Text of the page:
A subsidiary of the French pharmaceutical company Cellectis, Calyxt uses TALEN — essentially a higher-tech, more efficient form of genetic modification similar to CRISPR — to manipulate crops to have better nutrition and eliminate food allergens. This technology is already starting to touch the food we eat and will only become more omnipresent, especially as climate change makes farming more challenging. Calyxt’s first product is a soybean whose genes for trans fats have been “turned off” so the final product has fewer unhealthy fats. Next up, they’re developing a high-fiber wheat.


Singapore-based Shiok Meats is representing the cell-based meat space on this list for a few reasons. First, the company makes cultured crustaceans — a rarity in a space filled with burgers and chicken nuggets. It’s also the most evolved cell-based meat company in Asia, which just so happens to be the place where cell-based meat will likely enter the market (hi, Hong Kong!). Shiok Meats was also the first cultured meat company to be accepted into the prestigious Y Combinator accelerator, and just closed a $4.6 million funding round.


Solar Foods sounds like something out of science fiction: the Finnish company makes edible protein using just air, water, electricity and microbes through a technique called gas fermentation. It not only creates protein — something that lately we can’t seem to get enough of — it also sequesters carbon from the atmosphere. But it isn’t only intended to work on Earth; Solar Foods is also in talks with the European Space Agency to use their tech as a renewable food source for astronauts.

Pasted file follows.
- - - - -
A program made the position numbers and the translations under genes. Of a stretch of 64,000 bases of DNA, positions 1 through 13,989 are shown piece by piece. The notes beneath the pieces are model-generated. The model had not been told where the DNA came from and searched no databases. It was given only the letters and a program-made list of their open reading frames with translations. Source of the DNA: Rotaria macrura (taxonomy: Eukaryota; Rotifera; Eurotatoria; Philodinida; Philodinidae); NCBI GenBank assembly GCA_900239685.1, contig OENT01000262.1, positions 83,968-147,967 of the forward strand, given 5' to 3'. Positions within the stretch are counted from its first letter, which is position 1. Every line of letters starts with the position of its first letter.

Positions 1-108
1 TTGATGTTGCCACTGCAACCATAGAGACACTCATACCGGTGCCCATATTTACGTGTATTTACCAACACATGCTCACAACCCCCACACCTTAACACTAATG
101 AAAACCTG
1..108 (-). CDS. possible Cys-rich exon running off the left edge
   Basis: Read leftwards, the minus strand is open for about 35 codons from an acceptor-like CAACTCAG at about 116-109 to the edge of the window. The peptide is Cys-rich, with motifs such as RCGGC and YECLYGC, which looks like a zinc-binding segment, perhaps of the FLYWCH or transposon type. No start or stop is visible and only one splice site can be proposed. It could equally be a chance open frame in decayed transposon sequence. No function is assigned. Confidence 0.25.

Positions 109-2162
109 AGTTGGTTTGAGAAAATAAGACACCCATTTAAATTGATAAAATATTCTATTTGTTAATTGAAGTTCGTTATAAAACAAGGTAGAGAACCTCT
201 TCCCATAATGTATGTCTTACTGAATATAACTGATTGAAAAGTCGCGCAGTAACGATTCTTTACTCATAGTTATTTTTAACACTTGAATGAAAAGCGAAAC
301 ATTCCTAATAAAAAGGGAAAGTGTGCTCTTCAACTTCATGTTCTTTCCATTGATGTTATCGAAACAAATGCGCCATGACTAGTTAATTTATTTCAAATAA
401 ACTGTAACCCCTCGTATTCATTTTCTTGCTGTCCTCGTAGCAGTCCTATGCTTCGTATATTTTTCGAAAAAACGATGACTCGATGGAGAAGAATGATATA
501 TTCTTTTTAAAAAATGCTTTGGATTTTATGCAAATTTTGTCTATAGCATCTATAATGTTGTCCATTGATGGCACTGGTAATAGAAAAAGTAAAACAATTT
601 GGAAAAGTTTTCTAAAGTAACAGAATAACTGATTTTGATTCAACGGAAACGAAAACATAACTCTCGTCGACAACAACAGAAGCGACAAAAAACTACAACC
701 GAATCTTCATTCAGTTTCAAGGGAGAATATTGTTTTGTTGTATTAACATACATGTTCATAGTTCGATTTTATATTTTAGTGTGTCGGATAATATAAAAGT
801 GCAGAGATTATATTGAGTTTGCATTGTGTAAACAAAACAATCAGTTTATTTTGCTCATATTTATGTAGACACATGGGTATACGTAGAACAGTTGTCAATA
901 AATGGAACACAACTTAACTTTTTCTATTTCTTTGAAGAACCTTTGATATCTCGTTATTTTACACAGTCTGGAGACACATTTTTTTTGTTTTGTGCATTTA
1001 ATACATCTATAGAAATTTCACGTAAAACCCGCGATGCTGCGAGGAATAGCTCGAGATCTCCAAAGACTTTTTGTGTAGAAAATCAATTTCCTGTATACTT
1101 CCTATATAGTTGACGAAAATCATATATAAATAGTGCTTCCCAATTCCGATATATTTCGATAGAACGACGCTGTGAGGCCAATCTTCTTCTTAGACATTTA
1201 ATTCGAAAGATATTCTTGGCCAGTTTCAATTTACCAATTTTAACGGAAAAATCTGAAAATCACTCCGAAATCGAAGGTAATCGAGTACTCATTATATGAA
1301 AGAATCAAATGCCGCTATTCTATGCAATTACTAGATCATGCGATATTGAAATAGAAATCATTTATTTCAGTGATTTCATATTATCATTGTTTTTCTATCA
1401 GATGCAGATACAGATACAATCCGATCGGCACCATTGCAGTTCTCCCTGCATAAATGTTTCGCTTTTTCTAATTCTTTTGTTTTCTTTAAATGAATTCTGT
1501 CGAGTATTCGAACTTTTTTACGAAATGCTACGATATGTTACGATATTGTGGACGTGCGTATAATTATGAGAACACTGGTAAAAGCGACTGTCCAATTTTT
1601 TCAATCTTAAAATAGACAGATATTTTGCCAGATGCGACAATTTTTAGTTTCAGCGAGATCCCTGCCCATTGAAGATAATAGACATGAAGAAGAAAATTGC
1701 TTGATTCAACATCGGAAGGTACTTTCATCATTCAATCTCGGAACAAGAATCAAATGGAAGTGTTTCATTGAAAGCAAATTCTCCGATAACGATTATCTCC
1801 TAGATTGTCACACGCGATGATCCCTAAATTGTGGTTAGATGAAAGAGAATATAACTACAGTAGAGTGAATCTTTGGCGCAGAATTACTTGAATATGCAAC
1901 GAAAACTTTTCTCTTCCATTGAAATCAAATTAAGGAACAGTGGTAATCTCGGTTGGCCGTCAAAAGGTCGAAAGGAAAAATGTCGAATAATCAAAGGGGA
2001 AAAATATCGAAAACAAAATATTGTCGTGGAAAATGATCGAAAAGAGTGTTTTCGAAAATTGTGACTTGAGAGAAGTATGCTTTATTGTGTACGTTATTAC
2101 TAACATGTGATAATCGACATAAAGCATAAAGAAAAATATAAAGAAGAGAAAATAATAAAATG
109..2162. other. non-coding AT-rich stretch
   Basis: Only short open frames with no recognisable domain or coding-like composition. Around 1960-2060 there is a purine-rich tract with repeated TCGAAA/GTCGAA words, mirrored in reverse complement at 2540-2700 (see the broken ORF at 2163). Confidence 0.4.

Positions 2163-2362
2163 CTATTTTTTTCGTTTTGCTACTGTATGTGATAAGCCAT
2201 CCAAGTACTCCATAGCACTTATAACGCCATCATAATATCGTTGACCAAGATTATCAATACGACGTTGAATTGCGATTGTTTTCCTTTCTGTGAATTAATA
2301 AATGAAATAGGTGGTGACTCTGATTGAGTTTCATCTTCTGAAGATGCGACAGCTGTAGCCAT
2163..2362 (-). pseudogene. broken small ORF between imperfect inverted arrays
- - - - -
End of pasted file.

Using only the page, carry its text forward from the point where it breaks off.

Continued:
bellwether coffee
Keep your eye on the edge, because that is where food creation is heading. Bellwether creates electric, ventless coffee bean roasting machines, which basically allows any business to roast their own coffee with no build out. That alone is worth a spot on this list as it lets local grocers and smaller coffee chains create their own bean roasts customized to their region’s (or even neighborhood’s) preferences. But Bellwether is emblematic of a bigger trend: de-centralized production. Coffee no longer needs be roasted at central locations and shipped across the country. It can be made on the spot, anytime.


Sure, Creator has a burger-making robot, but that’s not new. Creator is on this list because of how it integrates robots and humans in the workplace. In other words, the company seems to genuinely care about its human employees. By offloading the repetitive task of “burger flipping,” Creator frees up human workers to provide more customer service and take on more creative and social roles. Creator also gives its employees 5 percent time to learn a new skills beyond just working on robots. Automation is coming to the food world, and Creator is showing thoughtful leadership in using robots to create human-centric dining experiences.


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